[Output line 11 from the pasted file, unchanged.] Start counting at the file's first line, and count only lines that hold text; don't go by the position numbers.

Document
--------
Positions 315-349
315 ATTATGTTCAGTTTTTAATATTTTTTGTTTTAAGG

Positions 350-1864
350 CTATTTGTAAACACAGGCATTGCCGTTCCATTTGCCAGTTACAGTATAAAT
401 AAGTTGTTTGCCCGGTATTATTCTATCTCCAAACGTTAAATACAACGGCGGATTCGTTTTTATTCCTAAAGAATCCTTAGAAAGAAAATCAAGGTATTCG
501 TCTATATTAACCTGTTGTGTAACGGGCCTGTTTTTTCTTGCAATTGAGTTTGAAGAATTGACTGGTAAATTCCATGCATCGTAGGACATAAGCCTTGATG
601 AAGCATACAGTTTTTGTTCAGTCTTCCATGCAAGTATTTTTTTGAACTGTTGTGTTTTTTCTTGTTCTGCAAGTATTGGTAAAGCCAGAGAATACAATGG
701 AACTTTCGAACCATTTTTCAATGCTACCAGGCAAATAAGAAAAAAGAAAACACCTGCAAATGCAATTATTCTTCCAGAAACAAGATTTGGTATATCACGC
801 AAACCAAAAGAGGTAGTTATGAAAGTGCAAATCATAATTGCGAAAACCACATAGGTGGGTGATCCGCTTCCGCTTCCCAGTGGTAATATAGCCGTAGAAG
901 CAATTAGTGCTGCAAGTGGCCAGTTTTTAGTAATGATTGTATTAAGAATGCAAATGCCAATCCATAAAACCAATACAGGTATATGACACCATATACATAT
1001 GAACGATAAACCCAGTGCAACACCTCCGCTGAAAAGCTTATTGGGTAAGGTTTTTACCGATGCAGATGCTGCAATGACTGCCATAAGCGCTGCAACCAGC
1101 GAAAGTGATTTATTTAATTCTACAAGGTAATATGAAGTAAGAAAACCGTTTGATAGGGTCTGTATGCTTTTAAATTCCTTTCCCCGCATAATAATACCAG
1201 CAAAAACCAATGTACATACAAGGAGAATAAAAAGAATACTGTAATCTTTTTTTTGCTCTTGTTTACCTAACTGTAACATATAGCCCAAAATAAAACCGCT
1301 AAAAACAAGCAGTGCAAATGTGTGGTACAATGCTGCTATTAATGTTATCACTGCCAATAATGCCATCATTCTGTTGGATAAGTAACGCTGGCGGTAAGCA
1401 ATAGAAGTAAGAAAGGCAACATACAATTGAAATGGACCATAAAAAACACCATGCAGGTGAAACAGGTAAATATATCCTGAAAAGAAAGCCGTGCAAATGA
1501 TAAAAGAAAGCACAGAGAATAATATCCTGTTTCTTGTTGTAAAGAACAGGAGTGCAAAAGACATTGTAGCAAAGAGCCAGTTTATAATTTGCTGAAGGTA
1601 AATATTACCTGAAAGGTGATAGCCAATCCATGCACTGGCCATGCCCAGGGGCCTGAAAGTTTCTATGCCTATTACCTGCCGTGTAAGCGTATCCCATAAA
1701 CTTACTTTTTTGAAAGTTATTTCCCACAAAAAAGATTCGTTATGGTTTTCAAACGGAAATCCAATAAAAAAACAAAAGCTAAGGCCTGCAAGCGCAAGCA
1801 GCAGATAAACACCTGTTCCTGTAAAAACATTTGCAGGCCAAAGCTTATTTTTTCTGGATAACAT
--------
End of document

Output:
1001 GAACGATAAACCCAGTGCAACACCTCCGCTGAAAAGCTTATTGGGTAAGGTTTTTACCGATGCAGATGCTGCAATGACTGCCATAAGCGCTGCAACCAGC